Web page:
The UK's advertising watchdogs hinted that they may soon ban sexist ads.

A report from the Advertising Standards Authority (ASA) and Committees of Advertising Practice (CAP) signaled that the groups will take a tougher stance toward "ads that feature stereotypical gender roles" and "ads that mock people for not conforming to gender stereotypes."

The report clarifies that a commercial with women cleaning a house would still be allowed. However, "an ad which depicts family members creating a mess while a woman has sole responsibility for cleaning it up" would be more problematic.

Similarly, the new guidelines would prohibit an ad depicting a man who is unable to perform basic parenting tasks. CAP, which gives guidance to advertisers about the ASA's decisions, plans to deliver training and advice before the end of the year.

Guy Parker, the chief executive of the ASA, told the Guardian: “While advertising is only one of many factors that contribute to unequal gender outcomes, tougher advertising standards can play an important role in tackling inequalities and improving outcomes for individuals, the economy and society as a whole.”

The UK has already banned ads that body shame, objectify, or overly sexualize women and girls.

One highly publicized casualty of that law was a London Underground weight-loss ad featuring a thin, bikini-clad model. The text on the sign asked, "Are you beach body ready?"

While this ad would hardly raise an eyebrow in the U.S., there were over 350 complaints in the country, calling the ad "offensive, irresponsible, and harmful." A petition to remove the ad received over 70,000 signatures.

Because of the UK's many laws governing advertisements, the ASA could ban the ad for a number of reasons. The most straightforward reason is that the ad exaggerates the weight-loss effects of the protein powder.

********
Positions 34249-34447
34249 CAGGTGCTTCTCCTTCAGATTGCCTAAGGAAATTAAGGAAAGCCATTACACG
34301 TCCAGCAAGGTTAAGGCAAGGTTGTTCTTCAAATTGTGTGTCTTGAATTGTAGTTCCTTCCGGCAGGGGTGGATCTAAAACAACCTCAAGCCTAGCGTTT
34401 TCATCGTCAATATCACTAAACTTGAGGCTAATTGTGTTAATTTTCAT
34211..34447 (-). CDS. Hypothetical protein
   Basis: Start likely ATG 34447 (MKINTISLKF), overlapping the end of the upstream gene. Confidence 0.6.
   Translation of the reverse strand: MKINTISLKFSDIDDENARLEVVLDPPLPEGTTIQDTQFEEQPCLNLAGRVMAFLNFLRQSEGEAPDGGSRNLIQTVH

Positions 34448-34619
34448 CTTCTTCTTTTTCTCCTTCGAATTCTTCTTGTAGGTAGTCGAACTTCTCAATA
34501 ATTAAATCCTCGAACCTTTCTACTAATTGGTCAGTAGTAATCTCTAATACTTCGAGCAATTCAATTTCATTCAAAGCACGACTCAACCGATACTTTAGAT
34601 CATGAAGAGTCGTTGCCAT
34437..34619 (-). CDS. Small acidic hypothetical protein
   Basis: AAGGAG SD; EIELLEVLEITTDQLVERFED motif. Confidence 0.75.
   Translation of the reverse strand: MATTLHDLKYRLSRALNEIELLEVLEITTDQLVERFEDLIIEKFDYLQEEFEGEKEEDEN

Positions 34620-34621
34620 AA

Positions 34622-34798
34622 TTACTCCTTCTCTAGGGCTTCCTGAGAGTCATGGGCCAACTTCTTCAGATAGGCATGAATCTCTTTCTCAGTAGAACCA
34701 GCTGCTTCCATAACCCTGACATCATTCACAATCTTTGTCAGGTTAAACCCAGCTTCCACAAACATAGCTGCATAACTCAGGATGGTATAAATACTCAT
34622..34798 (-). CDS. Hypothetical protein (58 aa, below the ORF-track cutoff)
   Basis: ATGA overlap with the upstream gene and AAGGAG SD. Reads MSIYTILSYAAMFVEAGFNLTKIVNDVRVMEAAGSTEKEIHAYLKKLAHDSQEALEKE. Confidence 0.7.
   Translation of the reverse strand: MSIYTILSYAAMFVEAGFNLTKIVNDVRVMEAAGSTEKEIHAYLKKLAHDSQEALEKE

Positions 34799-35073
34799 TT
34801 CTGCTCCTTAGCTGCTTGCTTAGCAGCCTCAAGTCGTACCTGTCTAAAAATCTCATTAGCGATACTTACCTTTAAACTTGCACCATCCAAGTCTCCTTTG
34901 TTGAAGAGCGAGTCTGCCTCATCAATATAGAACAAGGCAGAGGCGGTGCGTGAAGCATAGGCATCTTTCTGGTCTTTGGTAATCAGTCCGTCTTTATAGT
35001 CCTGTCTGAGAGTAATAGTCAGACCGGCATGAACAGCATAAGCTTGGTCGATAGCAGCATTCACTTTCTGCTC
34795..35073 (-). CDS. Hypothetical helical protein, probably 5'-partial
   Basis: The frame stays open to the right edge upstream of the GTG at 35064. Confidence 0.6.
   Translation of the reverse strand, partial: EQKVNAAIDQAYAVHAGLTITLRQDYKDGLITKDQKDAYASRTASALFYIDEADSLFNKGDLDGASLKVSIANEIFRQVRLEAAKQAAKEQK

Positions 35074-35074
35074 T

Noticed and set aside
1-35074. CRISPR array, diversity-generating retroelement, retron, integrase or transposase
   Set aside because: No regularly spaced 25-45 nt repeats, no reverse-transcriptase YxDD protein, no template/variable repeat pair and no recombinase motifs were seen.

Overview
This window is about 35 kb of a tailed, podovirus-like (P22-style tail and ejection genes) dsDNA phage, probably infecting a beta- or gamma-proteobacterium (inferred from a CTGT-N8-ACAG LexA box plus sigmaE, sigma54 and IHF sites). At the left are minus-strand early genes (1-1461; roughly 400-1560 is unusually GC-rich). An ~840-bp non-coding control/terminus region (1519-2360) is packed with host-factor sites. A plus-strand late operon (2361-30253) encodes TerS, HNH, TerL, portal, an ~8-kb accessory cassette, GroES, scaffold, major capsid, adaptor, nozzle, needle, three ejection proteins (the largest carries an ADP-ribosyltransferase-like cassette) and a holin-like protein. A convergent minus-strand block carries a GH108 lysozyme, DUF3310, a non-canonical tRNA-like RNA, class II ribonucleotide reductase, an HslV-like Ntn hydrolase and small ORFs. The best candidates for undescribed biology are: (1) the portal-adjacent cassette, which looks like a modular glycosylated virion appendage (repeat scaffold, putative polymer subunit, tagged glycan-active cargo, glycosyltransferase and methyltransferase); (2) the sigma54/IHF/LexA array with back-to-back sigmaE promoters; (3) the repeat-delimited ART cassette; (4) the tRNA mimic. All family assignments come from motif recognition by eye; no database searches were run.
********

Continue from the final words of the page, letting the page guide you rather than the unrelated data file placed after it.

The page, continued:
With newer laws concerning body image, the ASA could also ban the ad for promoting unrealistic beauty standards. The ad watch group relies heavily on public opinion when weighing more subjective decisions.

The ASA has already taken on the controversial issue of airbrushing and "unhealthily thin" models in fashion and cosmetics advertising.

The group pulled a Gucci ad for highlighting and exaggerating the thinness of a model. Ads featuring Julia Roberts, Natalie Portman, and Cara Delevingne have all been pulled due to excessive airbrushing.

The new guidelines concerning unrealistic standards still apply. Some critics note a more traditional objection: Airbrushing is fundamentally dishonest in beauty advertising. After all, ads can't show how well foundation works if a graphic designer uses Photoshop to smooth out the model's skin.

The UK's approach to regulating ads is interesting to watch from across the Atlantic. While models down hamburgers and pharmaceutical companies pander directly to consumers on American TVs, the ASA holds British companies to a higher standard—and they might be onto something.

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